In the United States, ponderosa pine (Pinus ponderosa) forests provide habitat for more cavity-nesting wildlife than any other forest type. In 2002-2005, stresses from drought, changes in the fire regime, and increases in forest density contributed to the largest bark beetle (Ips or Dendroctonus spp.) epidemic ever recorded in Arizona. We identified characteristics that predict snag longevity and use by cavity nesters of bark beetle-killed ponderosa pine. We mapped snags and monitored use by wildlife in sites with bark beetle outbreaks in northern Arizona. We measured snag characteristics 3 9 years after outbreaks and used multimodel inference to predict whether a snag was standing or fallen or contained excavated cavities or not. We used spatial statistical tests to determine snag patterns. Although >99% of beetle-killed snags were standing 3 years after outbreaks, <20% remained standing after 7 years. Snags were clumped when initially measured and in subsequent remeasurements. Snags that remained standing had lower surrounding basal area, larger dbh, and more limbs, were more decayed, and were on west-facing lower slopes. Snags with cavities were larger in diameter, had broken tops before falling, and were in open (mean live tree basal area 17 m2/ha) forest. Our data are indicative of snag dynamics likely to occur in ponderosa pine forests of the southwestern United States, given the occurrence of recent droughts and bark beetle outbreaks.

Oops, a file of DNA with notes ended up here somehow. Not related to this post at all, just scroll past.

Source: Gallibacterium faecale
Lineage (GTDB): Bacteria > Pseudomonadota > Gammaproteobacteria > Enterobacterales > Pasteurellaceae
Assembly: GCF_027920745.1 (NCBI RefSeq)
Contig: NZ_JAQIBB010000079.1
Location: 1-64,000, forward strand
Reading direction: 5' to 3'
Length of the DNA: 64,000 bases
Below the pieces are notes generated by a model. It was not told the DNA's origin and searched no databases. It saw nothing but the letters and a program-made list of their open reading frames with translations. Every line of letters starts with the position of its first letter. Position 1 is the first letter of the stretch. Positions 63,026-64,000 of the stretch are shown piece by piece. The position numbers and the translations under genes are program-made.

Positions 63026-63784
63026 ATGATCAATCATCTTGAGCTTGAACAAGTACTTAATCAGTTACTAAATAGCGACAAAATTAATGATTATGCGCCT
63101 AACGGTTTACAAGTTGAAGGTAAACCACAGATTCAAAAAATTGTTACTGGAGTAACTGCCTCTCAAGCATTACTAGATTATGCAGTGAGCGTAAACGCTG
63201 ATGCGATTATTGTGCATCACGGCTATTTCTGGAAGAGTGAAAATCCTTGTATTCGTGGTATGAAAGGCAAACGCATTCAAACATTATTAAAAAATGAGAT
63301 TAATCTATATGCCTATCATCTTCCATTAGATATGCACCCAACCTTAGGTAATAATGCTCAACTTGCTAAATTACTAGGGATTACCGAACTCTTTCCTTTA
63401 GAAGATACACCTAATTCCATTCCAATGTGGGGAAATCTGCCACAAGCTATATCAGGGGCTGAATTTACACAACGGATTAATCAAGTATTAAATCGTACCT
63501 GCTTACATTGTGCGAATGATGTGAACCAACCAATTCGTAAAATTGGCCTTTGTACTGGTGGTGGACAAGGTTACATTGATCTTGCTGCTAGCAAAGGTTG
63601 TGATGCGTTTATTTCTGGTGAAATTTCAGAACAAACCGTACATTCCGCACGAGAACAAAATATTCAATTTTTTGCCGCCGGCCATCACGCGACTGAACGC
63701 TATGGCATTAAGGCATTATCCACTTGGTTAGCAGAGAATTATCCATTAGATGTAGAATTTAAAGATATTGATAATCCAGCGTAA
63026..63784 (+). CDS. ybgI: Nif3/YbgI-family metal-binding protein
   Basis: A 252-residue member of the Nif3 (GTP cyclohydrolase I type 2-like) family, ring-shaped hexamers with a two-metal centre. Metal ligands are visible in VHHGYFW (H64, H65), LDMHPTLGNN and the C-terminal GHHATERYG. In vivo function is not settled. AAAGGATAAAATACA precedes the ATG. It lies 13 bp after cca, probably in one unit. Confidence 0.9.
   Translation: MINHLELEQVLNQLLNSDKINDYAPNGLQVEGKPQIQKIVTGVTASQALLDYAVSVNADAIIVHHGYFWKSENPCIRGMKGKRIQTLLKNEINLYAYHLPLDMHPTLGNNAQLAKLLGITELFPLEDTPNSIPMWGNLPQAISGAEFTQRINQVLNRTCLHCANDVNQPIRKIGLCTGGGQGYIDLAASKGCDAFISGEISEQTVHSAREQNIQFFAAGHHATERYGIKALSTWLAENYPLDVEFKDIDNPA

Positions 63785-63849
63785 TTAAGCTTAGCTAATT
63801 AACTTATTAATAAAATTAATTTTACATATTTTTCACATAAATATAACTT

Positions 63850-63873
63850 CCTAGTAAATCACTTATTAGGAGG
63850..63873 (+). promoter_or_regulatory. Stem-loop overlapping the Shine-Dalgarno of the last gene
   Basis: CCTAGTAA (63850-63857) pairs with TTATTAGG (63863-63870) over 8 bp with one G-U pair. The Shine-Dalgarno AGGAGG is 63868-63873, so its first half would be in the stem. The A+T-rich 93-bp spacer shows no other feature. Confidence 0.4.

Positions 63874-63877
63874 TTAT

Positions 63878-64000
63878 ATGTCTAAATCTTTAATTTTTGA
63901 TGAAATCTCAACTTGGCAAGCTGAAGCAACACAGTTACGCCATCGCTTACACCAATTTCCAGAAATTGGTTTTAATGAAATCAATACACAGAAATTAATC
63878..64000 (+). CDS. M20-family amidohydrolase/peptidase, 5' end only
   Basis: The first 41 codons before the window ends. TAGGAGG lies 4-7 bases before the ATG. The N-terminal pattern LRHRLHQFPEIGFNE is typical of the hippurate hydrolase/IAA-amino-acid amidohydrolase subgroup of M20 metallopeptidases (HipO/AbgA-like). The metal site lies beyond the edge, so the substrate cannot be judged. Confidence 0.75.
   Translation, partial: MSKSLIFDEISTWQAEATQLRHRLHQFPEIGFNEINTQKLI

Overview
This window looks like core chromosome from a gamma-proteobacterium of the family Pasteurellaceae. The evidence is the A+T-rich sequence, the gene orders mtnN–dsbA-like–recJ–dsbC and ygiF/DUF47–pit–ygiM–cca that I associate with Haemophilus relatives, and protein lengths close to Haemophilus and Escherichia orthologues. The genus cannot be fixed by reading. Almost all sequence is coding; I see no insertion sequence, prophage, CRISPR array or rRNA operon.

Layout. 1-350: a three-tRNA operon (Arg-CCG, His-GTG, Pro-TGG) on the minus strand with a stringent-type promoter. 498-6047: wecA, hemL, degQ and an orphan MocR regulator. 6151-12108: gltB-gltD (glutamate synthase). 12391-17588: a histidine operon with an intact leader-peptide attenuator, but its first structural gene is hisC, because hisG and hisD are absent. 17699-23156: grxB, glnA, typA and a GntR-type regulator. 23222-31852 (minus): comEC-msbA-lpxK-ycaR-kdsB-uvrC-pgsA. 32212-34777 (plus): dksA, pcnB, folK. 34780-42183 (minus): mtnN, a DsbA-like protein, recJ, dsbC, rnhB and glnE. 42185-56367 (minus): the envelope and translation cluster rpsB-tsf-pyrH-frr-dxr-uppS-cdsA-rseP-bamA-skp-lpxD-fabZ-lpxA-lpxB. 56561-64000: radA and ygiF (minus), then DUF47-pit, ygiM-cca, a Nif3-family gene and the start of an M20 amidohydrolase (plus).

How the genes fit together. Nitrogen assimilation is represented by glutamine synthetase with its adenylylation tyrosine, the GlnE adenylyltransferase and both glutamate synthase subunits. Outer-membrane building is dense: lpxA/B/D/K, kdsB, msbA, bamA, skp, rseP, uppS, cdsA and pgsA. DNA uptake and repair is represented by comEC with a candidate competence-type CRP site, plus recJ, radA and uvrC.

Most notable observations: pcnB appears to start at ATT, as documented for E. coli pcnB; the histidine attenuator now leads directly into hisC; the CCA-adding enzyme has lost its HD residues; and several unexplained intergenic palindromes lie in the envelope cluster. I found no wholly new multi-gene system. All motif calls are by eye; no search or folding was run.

|Original language||English (US)|
|Number of pages||11|
|State||Published - Aug 31 2014|
- Pinus ponderosa
- Spatial statistics
ASJC Scopus subject areas
- Ecological Modeling